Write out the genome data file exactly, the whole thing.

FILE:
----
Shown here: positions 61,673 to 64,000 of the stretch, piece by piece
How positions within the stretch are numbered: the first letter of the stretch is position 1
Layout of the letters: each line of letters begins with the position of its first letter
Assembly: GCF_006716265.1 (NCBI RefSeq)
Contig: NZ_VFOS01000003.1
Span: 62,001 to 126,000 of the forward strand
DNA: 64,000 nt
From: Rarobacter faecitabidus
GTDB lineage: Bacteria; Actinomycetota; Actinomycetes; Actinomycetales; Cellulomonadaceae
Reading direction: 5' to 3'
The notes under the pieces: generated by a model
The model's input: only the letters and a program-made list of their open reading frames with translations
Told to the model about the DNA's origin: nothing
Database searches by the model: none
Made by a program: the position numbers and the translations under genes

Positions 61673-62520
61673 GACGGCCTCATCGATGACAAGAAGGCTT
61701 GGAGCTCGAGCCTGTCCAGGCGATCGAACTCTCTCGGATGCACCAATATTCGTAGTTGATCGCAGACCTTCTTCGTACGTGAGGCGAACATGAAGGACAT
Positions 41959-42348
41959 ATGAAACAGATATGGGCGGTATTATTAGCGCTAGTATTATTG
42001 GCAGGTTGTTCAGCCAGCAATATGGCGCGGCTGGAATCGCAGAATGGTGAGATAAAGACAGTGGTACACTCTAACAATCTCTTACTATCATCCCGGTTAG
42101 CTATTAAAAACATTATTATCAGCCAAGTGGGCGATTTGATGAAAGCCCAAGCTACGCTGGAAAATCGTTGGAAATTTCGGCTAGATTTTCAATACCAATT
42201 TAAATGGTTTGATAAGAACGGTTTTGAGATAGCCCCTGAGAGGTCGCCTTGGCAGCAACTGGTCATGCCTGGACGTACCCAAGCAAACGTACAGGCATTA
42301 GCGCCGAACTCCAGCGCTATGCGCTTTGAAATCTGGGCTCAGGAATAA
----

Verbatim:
Shown here: positions 61,673 to 64,000 of the stretch, piece by piece
How positions within the stretch are numbered: the first letter of the stretch is position 1
Layout of the letters: each line of letters begins with the position of its first letter
Assembly: GCF_006716265.1 (NCBI RefSeq)
Contig: NZ_VFOS01000003.1
Span: 62,001 to 126,000 of the forward strand
DNA: 64,000 nt
From: Rarobacter faecitabidus
GTDB lineage: Bacteria; Actinomycetota; Actinomycetes; Actinomycetales; Cellulomonadaceae
Reading direction: 5' to 3'
The notes under the pieces: generated by a model
The model's input: only the letters and a program-made list of their open reading frames with translations
Told to the model about the DNA's origin: nothing
Database searches by the model: none
Made by a program: the position numbers and the translations under genes

Positions 61673-62520
61673 GACGGCCTCATCGATGACAAGAAGGCTT
61701 GGAGCTCGAGCCTGTCCAGGCGATCGAACTCTCTCGGATGCACCAATATTCGTAGTTGATCGCAGACCTTCTTCGTACGTGAGGCGAACATGAAGGACAT
Positions 41959-42348
41959 ATGAAACAGATATGGGCGGTATTATTAGCGCTAGTATTATTG
42001 GCAGGTTGTTCAGCCAGCAATATGGCGCGGCTGGAATCGCAGAATGGTGAGATAAAGACAGTGGTACACTCTAACAATCTCTTACTATCATCCCGGTTAG
42101 CTATTAAAAACATTATTATCAGCCAAGTGGGCGATTTGATGAAAGCCCAAGCTACGCTGGAAAATCGTTGGAAATTTCGGCTAGATTTTCAATACCAATT
42201 TAAATGGTTTGATAAGAACGGTTTTGAGATAGCCCCTGAGAGGTCGCCTTGGCAGCAACTGGTCATGCCTGGACGTACCCAAGCAAACGTACAGGCATTA
42301 GCGCCGAACTCCAGCGCTATGCGCTTTGAAATCTGGGCTCAGGAATAA